Tilda Swinton
Actress Tilda Swinton poses as she arrives on the red carpet for the screening of the film "We Need To Talk About Kevin", by director Lynne Ramsay, in competition at the 64th Cannes Film Festival, May 12, 2011. Twenty films compete at the May 11 to 22 cinema showcase with an impressive roll call of major screen stars, revered "auteur" directors and relative newcomers. REUTERS/Vincent Kessler REUTERS/Vincent Kessler

[Spoiler Alert] Last Friday's limited theater release of We Need to Talk About Kevin is a great opportunity to catch an Oscar-worthy performance before the award show airs next month. It is also a great chance to talk about Kevin.

The film, despite a macabre series of murders and atrocities, was mesmerizing and I enjoyed every minute of it. The distinctive acting of Tilda Swinton, along with the menacing acting of Ezra Miller, are the highlights of this grim tale.

Scottish director Lynne Ramsay's film, which first premiered at the 2011 Cannes Film Festival, is her first feature in nearly a decade. Adapted from Lionel Shriver's 2003 novel, We Need to Talk About Kevin is a horror story about a timid mother and her psychotic son.

Ramsay and co-writer Rory Stewart Kinnear ditched the novel's series-of-letters approach and created a more broken, dreamlike narrative. The film's scattered narrative not only helps to intensify its mystery but also juxtaposes mother Eva's past happiness with her present anguish.

Though much of the imagery and subject matter is disturbing, Ramsay and cinematographer Seamus McGarvey's artistic visual's are hard to look away from. As in her previous two efforts (Ratcatcher and Movern Callar), an atmosphere of fear and despair pervades the film.

The film opens with a creepy shot of undulating curtains and then jumps to a surreal tomato festival. This scene, which is overwhelmed by the color red, is then brought to life after we find out that it is an image of the main character's yearning for her past.

It is the acting of Tilda Swinton that makes the movie stand out. Her character, Eva Khatchadourian, is a successful travel writer who falls into misery after the birth of her son, Kevin. Along with her caring husband Franklin (John C. Reilly), Eva must now abandon the career and apartment she loved for a child she hates.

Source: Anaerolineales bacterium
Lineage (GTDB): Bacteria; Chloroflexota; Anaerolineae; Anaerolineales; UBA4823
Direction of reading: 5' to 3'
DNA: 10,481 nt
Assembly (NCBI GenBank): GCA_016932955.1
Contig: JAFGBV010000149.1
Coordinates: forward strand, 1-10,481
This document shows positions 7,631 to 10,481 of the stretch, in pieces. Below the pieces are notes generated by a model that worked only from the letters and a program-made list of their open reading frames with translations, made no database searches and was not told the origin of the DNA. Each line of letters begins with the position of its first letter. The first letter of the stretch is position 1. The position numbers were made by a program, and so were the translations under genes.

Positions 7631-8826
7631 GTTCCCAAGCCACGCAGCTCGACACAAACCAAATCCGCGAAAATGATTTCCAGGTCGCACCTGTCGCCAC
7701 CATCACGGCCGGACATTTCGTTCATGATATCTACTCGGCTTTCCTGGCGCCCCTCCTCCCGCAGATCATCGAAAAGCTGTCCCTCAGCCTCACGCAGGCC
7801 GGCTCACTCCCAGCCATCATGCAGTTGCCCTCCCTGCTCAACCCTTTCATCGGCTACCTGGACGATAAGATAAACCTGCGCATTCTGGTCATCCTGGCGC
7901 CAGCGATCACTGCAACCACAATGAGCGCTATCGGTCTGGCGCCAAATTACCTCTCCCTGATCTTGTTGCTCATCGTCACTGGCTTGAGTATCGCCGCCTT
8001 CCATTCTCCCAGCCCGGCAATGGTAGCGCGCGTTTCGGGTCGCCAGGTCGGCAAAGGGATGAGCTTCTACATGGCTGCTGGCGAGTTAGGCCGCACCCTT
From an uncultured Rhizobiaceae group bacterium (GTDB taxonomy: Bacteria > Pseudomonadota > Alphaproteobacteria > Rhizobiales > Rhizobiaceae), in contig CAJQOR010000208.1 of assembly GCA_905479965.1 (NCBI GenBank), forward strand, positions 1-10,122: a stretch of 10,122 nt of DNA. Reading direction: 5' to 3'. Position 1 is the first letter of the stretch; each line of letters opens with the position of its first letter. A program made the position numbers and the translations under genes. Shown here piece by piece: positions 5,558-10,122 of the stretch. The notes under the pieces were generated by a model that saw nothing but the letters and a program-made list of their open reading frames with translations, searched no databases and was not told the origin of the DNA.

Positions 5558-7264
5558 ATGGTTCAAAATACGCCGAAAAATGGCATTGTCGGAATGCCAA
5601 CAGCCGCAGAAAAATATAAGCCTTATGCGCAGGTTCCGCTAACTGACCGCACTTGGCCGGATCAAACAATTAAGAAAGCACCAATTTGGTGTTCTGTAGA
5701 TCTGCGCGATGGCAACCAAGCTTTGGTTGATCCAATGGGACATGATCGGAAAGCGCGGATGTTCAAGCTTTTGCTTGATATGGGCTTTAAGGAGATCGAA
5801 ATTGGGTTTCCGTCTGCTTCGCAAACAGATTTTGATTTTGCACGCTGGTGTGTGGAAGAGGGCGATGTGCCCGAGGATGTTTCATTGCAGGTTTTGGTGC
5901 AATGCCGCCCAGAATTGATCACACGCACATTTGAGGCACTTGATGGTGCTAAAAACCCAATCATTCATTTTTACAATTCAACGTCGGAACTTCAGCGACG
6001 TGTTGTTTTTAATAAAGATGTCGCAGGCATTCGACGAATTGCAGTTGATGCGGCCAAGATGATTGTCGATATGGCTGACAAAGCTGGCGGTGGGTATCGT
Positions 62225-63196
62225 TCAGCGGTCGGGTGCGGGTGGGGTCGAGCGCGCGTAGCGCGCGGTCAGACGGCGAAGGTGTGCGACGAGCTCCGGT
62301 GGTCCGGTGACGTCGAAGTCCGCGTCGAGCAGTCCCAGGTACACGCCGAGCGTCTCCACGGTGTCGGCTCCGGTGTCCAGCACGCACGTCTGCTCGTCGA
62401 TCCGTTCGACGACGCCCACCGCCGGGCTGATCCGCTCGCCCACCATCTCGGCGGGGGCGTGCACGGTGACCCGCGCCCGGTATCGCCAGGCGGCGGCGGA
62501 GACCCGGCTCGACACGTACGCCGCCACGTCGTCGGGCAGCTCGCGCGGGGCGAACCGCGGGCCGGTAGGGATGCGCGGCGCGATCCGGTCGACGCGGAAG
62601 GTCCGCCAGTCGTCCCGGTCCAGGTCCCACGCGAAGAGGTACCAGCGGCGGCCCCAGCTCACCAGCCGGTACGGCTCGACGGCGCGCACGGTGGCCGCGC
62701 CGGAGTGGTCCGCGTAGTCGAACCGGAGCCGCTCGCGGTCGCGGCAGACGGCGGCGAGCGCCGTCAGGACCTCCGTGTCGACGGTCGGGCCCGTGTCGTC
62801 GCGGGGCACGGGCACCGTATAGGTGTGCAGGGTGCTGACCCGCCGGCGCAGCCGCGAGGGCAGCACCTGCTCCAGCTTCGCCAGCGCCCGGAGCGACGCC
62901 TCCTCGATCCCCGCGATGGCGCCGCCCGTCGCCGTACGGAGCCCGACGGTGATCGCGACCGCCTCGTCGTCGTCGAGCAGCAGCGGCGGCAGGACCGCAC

It is through a clever use of flashbacks that we see Kevin grow up to be a troublesome teen. Eva's story is sporadically presented to us before and after her son's arrest.

From the very moment Kevin was born, the colicky boy (Rocky Duer) proved too much for Eva to handle. The infant's cries, which occur whenever he is with Eva, are among the first signs of his mysterious hatred for his mother.

As Kevin grows up (he is played in middle childhood by Jasper Newell and then as a teenager by Ezra Miller), he becomes increasingly more difficult for his mother to handle. The adolescent Kevin grows even more hostile and manipulative with the arrival of his opponent -- a younger sister (Ashley Gerasimovich).

Swinton brilliantly depicts Eva as a reluctant mother who longs for the past. In one telling scene, we see Eva holding her son next to a man with a jackhammer, muffling the sounds of her pestering infant.

It isn't until the end that Ramsay reveals Kevin's murderous rampage, which mirrors high school outrages like the 1999 Columbine tragedy. We watch as Eva lives as an outcast in the aftermath of Kevin's despicable crime. She frequently visits Kevin-- who eerily resembles the pale and lean Swinton in physical appearance -- in prison because he is the only thing left she has in the world.

But the film presents Eva as the culpable mother ad nauseam. A random woman gratuitously slaps her on the street and another woman cracks her eggs in a grocery store. Her house is doused with red paint symbolizing her own scarlet letter. This image of red, which is seen incessantly throughout the film, also acts as an obvious foreshadowing of her son's murders.

Although her life is in shambles, the audience is not made to feel complete empathy for Swinton's character. With the exception of taking her young son to a pediatrician, the mother never seeks professional help for her crazed son. Instead she allows for him to control and ruin her life.

Swinton, who won the 2007 Academy Award for Best Supporting Actress for Michael Clayton, should undoubtedly receive an Oscar nomination for her riveting performance. Her portrayal of a woman who created the personification of the devil is both captivating and harrowing to watch.